DSCN2619.JPG

In the spring of 2020 we added two more winecap beds. The summer was hot and pretty dry, so we didn't see any action until fall when it started raining again. One of the two beds gave us several nice winecaps, but the other bed did nothing, until one day I found this huge winecap (the jar behind it is a quart jar) with a small one attached.  The other is an oyster cluster from one of the logs we inoculated in spring of 2019.

DSCN2795.JPG
DSCN2793.JPG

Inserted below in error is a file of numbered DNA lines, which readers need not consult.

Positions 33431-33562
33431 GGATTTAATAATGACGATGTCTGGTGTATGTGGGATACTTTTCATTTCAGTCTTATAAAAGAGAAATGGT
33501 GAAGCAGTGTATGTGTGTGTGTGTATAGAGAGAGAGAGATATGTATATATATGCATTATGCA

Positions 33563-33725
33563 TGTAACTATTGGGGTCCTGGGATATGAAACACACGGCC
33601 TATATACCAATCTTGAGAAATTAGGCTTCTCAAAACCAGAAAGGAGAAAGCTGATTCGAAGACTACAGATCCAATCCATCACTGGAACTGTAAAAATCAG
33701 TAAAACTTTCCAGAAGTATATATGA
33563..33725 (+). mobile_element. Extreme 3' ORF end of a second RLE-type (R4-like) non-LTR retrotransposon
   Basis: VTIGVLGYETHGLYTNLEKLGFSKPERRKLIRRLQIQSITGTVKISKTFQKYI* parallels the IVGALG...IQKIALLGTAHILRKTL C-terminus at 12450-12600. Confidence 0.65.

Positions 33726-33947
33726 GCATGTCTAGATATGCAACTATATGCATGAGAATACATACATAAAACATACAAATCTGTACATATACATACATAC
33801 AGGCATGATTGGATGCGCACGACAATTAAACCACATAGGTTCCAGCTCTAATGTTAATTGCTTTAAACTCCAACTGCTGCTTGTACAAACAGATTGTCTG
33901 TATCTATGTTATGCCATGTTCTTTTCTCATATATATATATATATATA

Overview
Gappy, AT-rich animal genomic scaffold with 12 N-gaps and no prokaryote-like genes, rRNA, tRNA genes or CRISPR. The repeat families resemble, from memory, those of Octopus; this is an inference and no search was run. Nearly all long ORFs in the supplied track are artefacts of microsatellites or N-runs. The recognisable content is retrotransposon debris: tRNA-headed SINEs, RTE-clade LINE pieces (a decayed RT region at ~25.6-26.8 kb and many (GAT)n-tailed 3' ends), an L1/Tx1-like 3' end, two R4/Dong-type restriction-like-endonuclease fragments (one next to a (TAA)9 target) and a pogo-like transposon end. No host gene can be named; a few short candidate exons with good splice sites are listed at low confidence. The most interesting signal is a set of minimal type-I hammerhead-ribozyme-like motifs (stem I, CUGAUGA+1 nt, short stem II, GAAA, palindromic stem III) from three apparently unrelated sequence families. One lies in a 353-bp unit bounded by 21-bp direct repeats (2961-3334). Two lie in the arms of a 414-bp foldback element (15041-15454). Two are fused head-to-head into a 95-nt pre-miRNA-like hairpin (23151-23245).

I started winecaps in two more places in the fall of 2020 for spring fruiting. Since I wasn't really ready to give up my mushroom growing for the winter, I bought a three mushroom collection of "table top farms" from Field and Forest. The first was Shiitake, which fruited very nicely and gave us over a pound of delicious mushrooms. The second is the picture on the left, which is Chestnut mushrooms. This one takes longer to fruit, but judging from the looks of it, I will get a lot of mushrooms from it when they are mature. The third is black oyster, which is in the picture on the right.  This is its second fruiting.  Its first was so large it didn't have room to fully open!  We harvested that and turned the block over, and although the directions said it probably wouldn't fruit again, here is a second fruiting beginning. The shiitake block can be fruited again after a rest period. The others depend on variety, but the spent blocks can be put outside in the spring on sawdust, and may possibly fruit again.